June 24, 2006

Horse 575 - On Chivalry

Chivalry is derived from the French word cheval, and from the Latin, caballus, and was to be considered from three points - the military, the social, and the religious. It is best known as the belief and practices of the knights of medieval times. It is a code of ethics or conduct upheld by the knights and influenced by Christianity.

Chivalry meant that a knight was loyal, courteous, protective, honorable and gentle. They sought love and glory - for his king and his lady first. Some more traits were courage, being humble, obedient and chaste. They lived to serve their king and country and to defend the crown. They were to show self control, respect to authority and to women, protect the innocent or those weaker or unarmed, they were never to attack an unarmed foe, attack from behind, or use a weapon on an opponent that was not equal to the attack.

They were to administer justice, avoid cheating and lying - and torture, and were expected to avenge the wronged. They would never abandon a friend or noble cause or betray them. They were to exhibit manners, avoid deception, keep one's word of honor and die with valor.
When it came to chivalrous love, they were to avoid avarice, and keep themselves chaste for the one they loved. They were not to break up another's love affair, and they were to keep their own love affair to themselves. They were expected to be polite, courteous, modest, avoid falsehoods and speak no evil. And my favorite, they were to be obedient in all things to the commands of ladies.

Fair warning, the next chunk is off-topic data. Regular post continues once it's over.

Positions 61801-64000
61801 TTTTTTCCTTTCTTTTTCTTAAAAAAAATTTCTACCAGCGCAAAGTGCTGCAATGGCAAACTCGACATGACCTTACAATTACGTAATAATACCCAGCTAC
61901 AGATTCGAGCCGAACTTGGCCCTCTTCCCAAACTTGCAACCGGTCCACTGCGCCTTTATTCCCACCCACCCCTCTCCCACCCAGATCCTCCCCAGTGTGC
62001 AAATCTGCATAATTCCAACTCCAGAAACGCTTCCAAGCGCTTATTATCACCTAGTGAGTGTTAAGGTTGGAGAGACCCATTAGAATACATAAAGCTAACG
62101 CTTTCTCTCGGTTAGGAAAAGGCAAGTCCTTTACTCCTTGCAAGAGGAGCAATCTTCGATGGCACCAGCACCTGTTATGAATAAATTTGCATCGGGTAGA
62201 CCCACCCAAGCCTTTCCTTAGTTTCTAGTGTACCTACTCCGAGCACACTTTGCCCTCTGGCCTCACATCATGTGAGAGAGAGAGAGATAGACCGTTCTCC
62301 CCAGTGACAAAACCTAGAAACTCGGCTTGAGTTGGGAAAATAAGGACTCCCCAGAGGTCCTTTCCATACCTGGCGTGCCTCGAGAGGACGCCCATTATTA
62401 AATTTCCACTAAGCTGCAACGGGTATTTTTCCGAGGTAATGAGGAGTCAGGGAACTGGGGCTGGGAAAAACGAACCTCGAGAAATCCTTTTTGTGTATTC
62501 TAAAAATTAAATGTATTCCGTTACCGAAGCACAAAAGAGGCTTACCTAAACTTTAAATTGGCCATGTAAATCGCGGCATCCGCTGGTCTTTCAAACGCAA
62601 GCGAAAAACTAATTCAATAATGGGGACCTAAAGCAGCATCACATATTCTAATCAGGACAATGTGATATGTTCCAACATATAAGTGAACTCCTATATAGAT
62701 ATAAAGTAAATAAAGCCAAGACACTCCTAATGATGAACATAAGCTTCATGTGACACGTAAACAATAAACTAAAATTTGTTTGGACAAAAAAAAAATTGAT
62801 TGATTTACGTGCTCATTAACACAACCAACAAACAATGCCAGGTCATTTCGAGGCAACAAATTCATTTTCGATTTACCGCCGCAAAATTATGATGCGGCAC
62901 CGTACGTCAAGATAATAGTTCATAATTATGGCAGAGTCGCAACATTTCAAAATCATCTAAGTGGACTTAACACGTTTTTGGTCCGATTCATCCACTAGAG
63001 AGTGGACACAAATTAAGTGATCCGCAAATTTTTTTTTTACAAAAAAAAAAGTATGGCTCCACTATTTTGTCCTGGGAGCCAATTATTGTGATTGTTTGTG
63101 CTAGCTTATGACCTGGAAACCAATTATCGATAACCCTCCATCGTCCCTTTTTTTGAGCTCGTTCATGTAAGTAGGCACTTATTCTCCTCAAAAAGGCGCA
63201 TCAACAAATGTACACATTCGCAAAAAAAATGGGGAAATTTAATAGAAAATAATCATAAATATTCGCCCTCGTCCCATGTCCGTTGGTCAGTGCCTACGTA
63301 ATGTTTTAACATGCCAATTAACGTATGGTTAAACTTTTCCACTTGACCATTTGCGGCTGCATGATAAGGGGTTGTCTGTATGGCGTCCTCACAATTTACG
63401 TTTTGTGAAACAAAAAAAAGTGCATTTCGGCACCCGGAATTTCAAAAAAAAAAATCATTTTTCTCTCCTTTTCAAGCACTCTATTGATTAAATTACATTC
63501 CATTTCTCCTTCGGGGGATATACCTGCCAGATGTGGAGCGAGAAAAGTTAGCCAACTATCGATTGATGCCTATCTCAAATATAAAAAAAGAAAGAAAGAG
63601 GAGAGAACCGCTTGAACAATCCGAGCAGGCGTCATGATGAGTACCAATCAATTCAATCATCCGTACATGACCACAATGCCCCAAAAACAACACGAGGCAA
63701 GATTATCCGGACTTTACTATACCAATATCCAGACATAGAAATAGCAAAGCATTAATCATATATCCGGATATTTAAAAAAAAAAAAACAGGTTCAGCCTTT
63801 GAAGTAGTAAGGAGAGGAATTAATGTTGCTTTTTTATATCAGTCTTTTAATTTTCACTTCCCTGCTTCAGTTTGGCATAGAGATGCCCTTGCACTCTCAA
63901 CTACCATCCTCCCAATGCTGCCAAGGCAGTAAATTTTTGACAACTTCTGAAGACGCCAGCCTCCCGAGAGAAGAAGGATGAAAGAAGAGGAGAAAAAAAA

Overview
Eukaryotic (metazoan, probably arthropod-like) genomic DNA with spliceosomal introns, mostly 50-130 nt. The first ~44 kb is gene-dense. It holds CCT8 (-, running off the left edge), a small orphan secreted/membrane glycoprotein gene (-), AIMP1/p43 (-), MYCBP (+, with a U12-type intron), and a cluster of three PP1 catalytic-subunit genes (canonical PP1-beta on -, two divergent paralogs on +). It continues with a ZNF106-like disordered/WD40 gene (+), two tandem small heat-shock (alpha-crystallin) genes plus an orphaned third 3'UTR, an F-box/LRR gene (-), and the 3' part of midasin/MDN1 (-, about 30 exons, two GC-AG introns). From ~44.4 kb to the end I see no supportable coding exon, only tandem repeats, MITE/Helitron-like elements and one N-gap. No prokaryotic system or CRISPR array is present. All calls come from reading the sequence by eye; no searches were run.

Chivalry supposedly died out after the Crusades, but we do see it carried over to the 19th century man in his rules of being a gentleman. Actually, though chivalry originated in medieval times, none were more chivalrous than the men of the 19th century. In the late 1800's, the city/upper class man indeed practiced chivalry and even gave it a new meaning. None would disagree that late Victorian society is when the British Empire was at its most florid. It is from here that the rules of engagement of war, business and courtship were codified.

In our world where everyone is merely looking for number one, a spot of chivalry may be in order. Society would work more smoothly... or is that too much to ask for?

1 comment:

Jules said...

sounds like someone's carrying a flame, how cute
little Rollo's gone set his heart free
i'm jealous of who it's found